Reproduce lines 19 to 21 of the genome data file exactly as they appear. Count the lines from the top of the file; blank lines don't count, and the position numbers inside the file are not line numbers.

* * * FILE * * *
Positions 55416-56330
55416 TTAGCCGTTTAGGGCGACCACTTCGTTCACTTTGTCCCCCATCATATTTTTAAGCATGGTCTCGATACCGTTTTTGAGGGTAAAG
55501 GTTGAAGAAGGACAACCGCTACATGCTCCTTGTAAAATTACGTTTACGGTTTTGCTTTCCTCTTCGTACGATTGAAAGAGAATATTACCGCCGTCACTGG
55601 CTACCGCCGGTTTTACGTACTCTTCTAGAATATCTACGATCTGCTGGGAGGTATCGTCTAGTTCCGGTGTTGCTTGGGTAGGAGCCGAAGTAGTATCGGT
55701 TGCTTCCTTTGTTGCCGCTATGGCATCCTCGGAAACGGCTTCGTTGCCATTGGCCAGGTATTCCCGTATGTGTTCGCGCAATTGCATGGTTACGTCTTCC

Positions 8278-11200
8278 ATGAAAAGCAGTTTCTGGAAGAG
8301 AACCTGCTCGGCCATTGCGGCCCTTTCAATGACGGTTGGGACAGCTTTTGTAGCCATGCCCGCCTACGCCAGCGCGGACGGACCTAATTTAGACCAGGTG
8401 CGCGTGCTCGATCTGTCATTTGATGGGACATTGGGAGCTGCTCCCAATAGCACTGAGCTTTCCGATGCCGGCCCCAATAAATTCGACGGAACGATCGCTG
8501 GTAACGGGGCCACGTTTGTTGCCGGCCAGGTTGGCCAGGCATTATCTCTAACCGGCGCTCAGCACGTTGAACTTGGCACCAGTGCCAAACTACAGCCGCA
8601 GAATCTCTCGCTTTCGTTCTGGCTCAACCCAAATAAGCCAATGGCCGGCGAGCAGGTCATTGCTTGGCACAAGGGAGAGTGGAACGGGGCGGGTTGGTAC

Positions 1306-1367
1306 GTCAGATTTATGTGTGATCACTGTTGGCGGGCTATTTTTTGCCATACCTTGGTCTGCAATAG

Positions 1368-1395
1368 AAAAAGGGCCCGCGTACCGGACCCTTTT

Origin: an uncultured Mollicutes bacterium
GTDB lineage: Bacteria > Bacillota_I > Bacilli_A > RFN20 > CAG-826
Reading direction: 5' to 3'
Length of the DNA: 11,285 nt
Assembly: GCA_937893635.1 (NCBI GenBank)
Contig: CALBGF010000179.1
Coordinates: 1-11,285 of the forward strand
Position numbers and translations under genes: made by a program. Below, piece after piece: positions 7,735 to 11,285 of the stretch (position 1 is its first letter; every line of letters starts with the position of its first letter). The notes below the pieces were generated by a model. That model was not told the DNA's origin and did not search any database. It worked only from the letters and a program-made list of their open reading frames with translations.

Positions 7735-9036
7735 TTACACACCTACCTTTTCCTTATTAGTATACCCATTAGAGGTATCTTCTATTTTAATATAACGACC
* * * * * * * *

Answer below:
Length of the DNA: 11,285 nt
Assembly: GCA_937893635.1 (NCBI GenBank)
Contig: CALBGF010000179.1